Some of the first actions taken by the new SLFP government in 1956 reflected a disturbing insensitivity to minority concerns. Shortly after its victory, the new government presented parliament with the Official Language Act, which declared Sinhala the one official language. The act was passed and immediately caused a reaction among Tamils, who perceived their language, culture, and economic position to be under attack. Before this English was the national language in part because it was not the native language of a particularly ethnic group. One Sri Lankan man told National Geographic, "When we rejected English as our national language, we went from the solution to the problem." [Source: Russell R. Ross and Andrea Matles Savada, Library of Congress, 1988]
According to Time: “It is the friction between the Sinhalese and Tamils that has nearly destroyed the nation. The Liberation Tigers of Tamil Eelam, or LTTE, are fighting for a separate Tamil nation in Sri Lanka's north. Their leader, Velupillai Prabhakaran, is clever and ruthless — victims of his suicide bomb squads include a Sri Lankan President, Ranasinghe Premadasa, and former Indian Prime Minister Rajiv Gandhi — and his argument is stark: the Sinhalese can't live with the Tamils peacefully and therefore a separate state is needed. Thus put, it seems like a hopeless tale of two groups speaking different languages and praying to different gods who haven't gotten along from time immemorial.” [Source: Time, February 9, 1998]
In 1992 book on Sri Lanka, "Only Man Is Vile", William McGowan traces back the roots of the conflict to how in 1880 Theosophy's Henry Steel Olcott riled up the Sinhalese with talk about their Aryan superiority over the Tamils, an argument similar the one used by Hitler and his pursuit of racial purity.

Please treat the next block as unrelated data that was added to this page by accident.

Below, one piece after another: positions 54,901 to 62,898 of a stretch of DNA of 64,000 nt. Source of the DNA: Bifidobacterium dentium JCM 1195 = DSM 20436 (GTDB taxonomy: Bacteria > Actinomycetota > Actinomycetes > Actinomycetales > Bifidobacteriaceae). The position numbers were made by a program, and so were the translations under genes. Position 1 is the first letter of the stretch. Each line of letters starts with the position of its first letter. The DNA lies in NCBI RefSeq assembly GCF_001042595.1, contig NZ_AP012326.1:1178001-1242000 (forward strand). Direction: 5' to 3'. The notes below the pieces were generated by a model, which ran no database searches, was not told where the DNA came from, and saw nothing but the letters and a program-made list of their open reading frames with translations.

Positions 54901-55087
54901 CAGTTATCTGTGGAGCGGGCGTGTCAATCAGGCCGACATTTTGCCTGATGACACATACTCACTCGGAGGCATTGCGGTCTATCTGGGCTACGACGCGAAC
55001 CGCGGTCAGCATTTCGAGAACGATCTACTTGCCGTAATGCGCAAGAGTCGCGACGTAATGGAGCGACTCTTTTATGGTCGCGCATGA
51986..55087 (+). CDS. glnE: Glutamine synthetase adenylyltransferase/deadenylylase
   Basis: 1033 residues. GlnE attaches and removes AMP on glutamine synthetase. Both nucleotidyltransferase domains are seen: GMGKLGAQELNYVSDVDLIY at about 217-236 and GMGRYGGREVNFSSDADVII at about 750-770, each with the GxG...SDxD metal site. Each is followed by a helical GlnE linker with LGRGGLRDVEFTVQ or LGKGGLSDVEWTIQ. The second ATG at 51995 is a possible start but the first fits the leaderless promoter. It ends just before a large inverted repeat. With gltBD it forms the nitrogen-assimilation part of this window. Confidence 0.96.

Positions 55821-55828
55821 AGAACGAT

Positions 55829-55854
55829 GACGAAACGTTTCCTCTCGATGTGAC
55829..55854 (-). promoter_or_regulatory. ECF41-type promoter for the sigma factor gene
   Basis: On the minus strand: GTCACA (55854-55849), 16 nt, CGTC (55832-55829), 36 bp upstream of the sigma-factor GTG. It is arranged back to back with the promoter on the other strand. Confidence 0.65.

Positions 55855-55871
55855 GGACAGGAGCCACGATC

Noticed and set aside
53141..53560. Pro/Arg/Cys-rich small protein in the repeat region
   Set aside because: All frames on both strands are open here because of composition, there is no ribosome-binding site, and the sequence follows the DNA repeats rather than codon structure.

Who Was the First in Sri Lanka: the Tamils or the Sinhalese
Sri Lanka claims the world's second oldest continuous written history - but history and religious mythology have played a key role in the development of communal animosity. In particular, there is controversy over whether Tamils or Sinhalese were first on the island. [Source: BBC, 16 May, 2000]
The first Sinhalese are said to be Aryans (Indo-Europeans) who arrived in Sri Lanka late in the 6th century B.C., probably from northern India. Buddhism was introduced circa 250 B.C., and the first kingdoms developed at the cities of Anuradhapura (from circa 200 B.C. to circa A.D. 1000) and Polonnaruwa (from about 1070 to 1200). In the 14th century, a south Indian dynasty established a Tamil kingdom in northern Sri Lanka. [Source: CIA World Factbook, 2020]
Much of what is known about ancient and medieval Sri Lanka — as well as a lot about ancient and medieval India — is based on the historical chronicles, the “Mahavamsa” (“Great Chronicles”), which describes the history of the Sinhalese beginning with the arrival of the first settlers from northern India in the 6th century B.C. The Sinhalese claim descent from the Aryan settlers from north India, who displaced the Veddas from their territory. Aryan tribes from northern are believed to have arrived in Sri Lanka from southern India around 500 B.C. Some believe that they came from an area currently part of West Bengal and Bangladesh. Prince Vijaya is said to have founded the first Sinhalese dynasty.